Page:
Join Jim LaPier for an in-depth discussion in this video Geometry of your geometry, part of AutoCAD for Mac 2015 Essential Training.
- We're almost ready to really start drawing in our CAD application, but first, let's take a quick look at the common components our geometry will have, as it will be the information we use, both to create the geometry and modify it later on. Here, I have a line, a circle, and a rectangle. If I select each of these, we can see they become dashed, highlighted, and we get a blue box. These blue boxes are called Grips, and they are the bounding information of our shapes. For example, our line has three Grips, one at each endpoint and one at the midpoint.
The circle has five, one at each of the four quadrant points, and one for the center point. The rectangle has eight, four at each of the vertices, and four midpoints. These Grips are tied to the geometry of the shape and abide by the geometric rules of each shape. For example, the midpoint of a line is always equidistant from the two endpoints, so if I click and move one of the endpoints, the midpoint moves accordingly. If you move the midpoint itself, both of the endpoints, and therefore, the whole shape, must move.
The same is true for the circle, as the center point is always the center of the circle. If I move the center point, the circle moves accordingly. I can also click and drag on the quadrants to make a circle smaller or larger. As we work with drawing lines and moving objects, we're constantly asked for reference points for which we can use the geometry of objects already created. These points can be referenced, using what are called Object Snaps, which allow you to literally snap to the appropriate geometry of the objects. These can be typed in any time AutoCAD asks for a point, so we can type in "end" for endpoint, "mid" for midpoint, and so on.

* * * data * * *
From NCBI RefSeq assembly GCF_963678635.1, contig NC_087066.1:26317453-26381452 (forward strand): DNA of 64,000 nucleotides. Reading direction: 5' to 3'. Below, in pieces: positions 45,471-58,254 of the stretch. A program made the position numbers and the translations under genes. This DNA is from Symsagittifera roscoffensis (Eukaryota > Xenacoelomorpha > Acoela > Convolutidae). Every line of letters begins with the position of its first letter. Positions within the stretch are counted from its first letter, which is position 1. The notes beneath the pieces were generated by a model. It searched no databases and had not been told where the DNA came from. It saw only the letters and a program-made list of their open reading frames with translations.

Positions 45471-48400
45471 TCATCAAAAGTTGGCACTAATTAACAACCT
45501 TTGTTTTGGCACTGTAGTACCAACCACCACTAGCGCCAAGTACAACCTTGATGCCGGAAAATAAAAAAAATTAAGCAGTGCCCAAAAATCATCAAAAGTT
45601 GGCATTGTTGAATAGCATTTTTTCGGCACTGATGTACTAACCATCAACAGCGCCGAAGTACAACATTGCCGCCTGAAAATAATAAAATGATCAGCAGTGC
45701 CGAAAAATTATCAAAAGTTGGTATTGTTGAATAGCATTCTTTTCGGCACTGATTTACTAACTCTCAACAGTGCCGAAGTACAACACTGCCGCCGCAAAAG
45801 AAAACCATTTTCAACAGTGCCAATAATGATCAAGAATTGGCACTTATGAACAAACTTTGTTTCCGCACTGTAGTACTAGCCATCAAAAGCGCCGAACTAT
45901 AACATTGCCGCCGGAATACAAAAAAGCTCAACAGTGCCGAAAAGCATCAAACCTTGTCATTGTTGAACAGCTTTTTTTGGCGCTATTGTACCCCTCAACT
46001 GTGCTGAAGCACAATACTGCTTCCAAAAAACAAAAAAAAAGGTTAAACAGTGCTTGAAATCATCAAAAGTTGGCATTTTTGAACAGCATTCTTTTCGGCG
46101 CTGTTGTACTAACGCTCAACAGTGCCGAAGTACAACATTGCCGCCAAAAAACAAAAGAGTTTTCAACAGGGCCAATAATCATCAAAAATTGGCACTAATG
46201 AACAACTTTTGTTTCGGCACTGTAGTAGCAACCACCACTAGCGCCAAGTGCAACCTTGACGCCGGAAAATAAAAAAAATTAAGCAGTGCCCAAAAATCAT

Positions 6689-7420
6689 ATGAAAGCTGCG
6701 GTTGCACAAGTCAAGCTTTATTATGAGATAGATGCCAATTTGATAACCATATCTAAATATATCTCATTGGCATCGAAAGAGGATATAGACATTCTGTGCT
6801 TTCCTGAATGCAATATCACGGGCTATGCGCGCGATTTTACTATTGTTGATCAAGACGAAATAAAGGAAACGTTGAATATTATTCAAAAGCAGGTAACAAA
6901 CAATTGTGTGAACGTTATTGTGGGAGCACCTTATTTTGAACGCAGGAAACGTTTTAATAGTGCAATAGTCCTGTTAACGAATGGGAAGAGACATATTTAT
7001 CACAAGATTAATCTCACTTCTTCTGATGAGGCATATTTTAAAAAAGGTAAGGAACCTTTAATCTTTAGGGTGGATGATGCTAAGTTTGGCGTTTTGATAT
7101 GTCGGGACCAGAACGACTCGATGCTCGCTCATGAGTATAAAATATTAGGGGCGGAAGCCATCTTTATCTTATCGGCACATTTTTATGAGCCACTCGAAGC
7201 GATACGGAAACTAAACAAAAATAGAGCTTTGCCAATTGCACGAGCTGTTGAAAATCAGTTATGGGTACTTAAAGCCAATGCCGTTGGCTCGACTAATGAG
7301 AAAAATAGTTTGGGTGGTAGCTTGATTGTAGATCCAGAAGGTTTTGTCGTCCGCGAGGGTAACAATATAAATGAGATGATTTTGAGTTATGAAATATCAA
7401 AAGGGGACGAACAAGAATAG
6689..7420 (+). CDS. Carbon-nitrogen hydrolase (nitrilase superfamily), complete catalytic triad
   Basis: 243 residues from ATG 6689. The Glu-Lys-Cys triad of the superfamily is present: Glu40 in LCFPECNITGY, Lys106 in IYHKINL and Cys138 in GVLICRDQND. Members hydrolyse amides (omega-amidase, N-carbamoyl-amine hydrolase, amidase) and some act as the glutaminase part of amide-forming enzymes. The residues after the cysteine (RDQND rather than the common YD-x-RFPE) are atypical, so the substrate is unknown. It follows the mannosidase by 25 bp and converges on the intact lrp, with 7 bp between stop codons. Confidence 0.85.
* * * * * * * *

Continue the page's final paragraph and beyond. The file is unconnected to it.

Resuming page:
The geometry of the objects we create not only defines the parameters of the shapes, but it also is incredibly useful in modifying the shapes in the future or for creating new objects.
- Accessing palettes
- Changing preferences
- Opening and saving files
- Working with views
- Creating basic geometry: lines, ellipses, splines, and more
- Selecting, moving, copying, and scaling geometry
- Working with layers
- Using gradients
- Creating blocks and dynamic blocks
- Working with references
- Creating layouts
- Annotating drawings
- Plotting and sharing
- Starting in 3D
Skill Level Beginner
1. The Interface
2. File Management
4. Basic Geometry
5. Geometry Tools
6. Modifying Geometry
8. Advanced Objects
11. Plotting and Sharing
12. 3D Basics
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